Monday, November 10, 2014

Can Self Published Authors Make Money?

My guest this week is Indie author, Liz Schulte. There's a great deal of hype around the issue of self publishing. Much of it is opinion, based on emotion, not fact. Liz's straight forward approach to the business of self publishing deals with information backed up with indisputable facts. She not only shares her personal financial records, but also offers some excellent advice for would-be writers. If you are considering becoming an indie author, I believe you will find her post both fascinating and helpful. Welcome to Book Blather, Liz. 

Hello. My name is Liz Schulte and I am a self-published author of mystery and paranormal romance.  I have been publishing for around three years and this past year (in June) I became a full-time writer.

I find when I tell people that they tend to think it is because I am married and have another means of support, but that isn’t true. I am single, I have mortgage, and I have two dogs. I am living on my writing income 100%.

Marilee asked me to share with you guys my story about my journey to being a full-time writer. I have been thinking a lot about this, and I think the best way is to first explain a few misconceptions I had and I see other new writers coming into this with, and then I will hit you with my numbers for all three years.

1.    So-and-so author did it this way, so it will work exactly the same for me. False. It is important to remember that everyone’s story in self-publishing or any form of publishing is different. What works for one person may not work for others. It is always good to research and know what others are doing, but if it doesn’t impact your sales, try something different. Find your market.

2.    One book will make me rich. False. Very few people release one book and skyrocket to fame and glory. Very few writers will ever skyrocket to fame and glory. Yes, some do it, but most don’t. Look at any artist industry: music, acting, art, etc. There are three types of people: the elite standouts, people who make a living, and the rest (the majority) who work day jobs. It is the reality of the industry. Making your place in this industry is hard work. It isn’t a 9-5 job. I work all day and most nights every single day of the week. All other aspects of my life have suffered in order for me to get here. It takes dedication and determination beyond anything your non-writer (muggles) friends and family will think is reasonable.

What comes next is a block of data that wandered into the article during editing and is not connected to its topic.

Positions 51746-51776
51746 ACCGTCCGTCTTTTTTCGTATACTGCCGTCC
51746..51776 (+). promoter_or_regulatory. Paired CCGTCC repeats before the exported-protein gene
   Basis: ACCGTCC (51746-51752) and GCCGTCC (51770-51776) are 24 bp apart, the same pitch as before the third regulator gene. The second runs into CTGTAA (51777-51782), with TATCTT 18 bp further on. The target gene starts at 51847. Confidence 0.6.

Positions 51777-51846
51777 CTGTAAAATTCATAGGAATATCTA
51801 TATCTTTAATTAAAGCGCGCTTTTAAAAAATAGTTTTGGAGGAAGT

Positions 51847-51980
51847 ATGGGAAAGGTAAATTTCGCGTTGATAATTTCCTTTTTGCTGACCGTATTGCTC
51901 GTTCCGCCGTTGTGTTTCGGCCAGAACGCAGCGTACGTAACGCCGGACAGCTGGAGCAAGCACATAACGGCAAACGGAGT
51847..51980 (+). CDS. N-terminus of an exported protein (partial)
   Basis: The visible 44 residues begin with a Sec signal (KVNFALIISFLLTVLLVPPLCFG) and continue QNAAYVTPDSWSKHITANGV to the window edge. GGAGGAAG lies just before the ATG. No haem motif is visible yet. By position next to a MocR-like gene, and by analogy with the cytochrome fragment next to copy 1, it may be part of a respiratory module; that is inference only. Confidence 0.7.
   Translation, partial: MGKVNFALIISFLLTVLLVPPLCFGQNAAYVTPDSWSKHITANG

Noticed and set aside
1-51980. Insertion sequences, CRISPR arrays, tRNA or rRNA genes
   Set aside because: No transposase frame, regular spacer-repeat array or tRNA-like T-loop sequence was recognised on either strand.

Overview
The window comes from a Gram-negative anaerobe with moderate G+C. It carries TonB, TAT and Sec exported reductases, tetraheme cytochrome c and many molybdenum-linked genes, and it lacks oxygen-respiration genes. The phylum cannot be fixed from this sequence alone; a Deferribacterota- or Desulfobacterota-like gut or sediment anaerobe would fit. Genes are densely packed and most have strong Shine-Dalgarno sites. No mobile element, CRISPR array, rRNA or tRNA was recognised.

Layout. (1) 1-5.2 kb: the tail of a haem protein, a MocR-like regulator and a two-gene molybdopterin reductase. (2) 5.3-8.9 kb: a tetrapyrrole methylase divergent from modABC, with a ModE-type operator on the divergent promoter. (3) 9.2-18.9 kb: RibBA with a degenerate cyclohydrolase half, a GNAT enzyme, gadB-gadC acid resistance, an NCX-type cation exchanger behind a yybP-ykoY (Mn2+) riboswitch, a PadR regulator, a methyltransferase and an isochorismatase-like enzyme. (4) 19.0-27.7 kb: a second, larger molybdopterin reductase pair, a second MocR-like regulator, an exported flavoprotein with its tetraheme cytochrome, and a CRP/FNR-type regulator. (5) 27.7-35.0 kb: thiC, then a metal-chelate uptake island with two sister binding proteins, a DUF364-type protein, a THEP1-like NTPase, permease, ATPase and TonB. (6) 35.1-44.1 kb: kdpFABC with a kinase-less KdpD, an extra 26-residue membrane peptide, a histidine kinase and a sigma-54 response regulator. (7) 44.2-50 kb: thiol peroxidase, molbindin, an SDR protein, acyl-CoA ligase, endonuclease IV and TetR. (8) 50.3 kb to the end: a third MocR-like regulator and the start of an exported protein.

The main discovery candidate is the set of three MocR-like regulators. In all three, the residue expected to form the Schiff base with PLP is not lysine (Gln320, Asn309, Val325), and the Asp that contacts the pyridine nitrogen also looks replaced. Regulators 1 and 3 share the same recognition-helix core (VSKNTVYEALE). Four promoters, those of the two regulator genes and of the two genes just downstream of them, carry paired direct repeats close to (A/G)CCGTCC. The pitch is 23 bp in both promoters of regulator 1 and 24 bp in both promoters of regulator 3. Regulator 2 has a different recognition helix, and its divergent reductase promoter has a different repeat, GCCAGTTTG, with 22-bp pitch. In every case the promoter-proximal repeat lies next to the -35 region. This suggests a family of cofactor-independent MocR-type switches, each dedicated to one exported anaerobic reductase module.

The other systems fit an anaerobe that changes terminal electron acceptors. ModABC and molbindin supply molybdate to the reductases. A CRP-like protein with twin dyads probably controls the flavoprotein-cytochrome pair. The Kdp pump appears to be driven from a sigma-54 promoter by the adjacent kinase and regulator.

3.    I am an excellent writer and I don’t need to hone my craft. (This one is going to hurt.) False. It is great to have confidence, but no one’s first book is ever their best—nor should it be. Everyone needs an editor, and everyone should continue to study and grow as a writer. If you are not willing to do those two things, you probably aren’t going to last very long.

Now for the numbers.
**Note: All numbers are before taxes, and I always have travel, conference, and professional membership expenses, but I do not consider them a must-have for publication so I am not including them here.

2011: 2 Books published - Earnings- $462.67; Expenses (advertising and production) - $2591.13 NET LOSS

2012: 3 Books published and one short story (total of 5 books and a short story for sale) - $61,102; Expenses (advertising and production) - $8916.39

2013 (so far): 4 Books published (total of 9 books and a short story for sale) -  $100,987.24; Expenses (advertising and production) - $9111.56

These numbers probably lead you to a few questions. What are “production costs”? How do I advertise? And what changed between year one and year two?
1.    Production costs. Included in this are cover, editing, and formatting. A breakdown of my expenses in this category looks something like this: copy editor - $2.50 per page (250 words per page), proofreader - $1.00-1.25 per page (250 words per page), cover design (all formats) - $50-150, and formatting (all formats) - $70-100. These are the essential things you have to do to publish a book.

2.    Advertising. The truth to this is that I try everything at least once. Some work for me and some don’t. I have had the best success with Pixel of Ink (free), Bookbub (paid), and Ereader News Today (free and paid). Blog tours are great for growing a fan base and improving your SEO, but I have never noticed a huge jump in sales from them.
3.    The majority of the money I made in year two was made toward the end of the year. The factor that changed was that I published the third book in a series and made the first book free then ran ads with the three places mentioned above. It gave my books and series the boost they needed to get noticed. I don’t recommend using free books or having sales when you only have one or two books out. It is best to wait until you have multiple books so you get more bang for your buck.

4.    More than anything—and I cannot stress this enough—write more books. Stop stalking your sales, returns, ranking, and reviews and write.

This has been my experience with self-publishing. I am happy to talk to anyone who has questions. You can reach me at:
Twitter: @LizSchulte

1 comment:

  1. Hey Liz—great blog. I appreciate that you laid out how you achieved your success, and sharing your numbers and how you achieved them is inspiring. As an editor, I appreciate that you included editing as part of the "must have" of publishing. I'm copying and pasting the blog to a file so I can read it any time I need inspiration!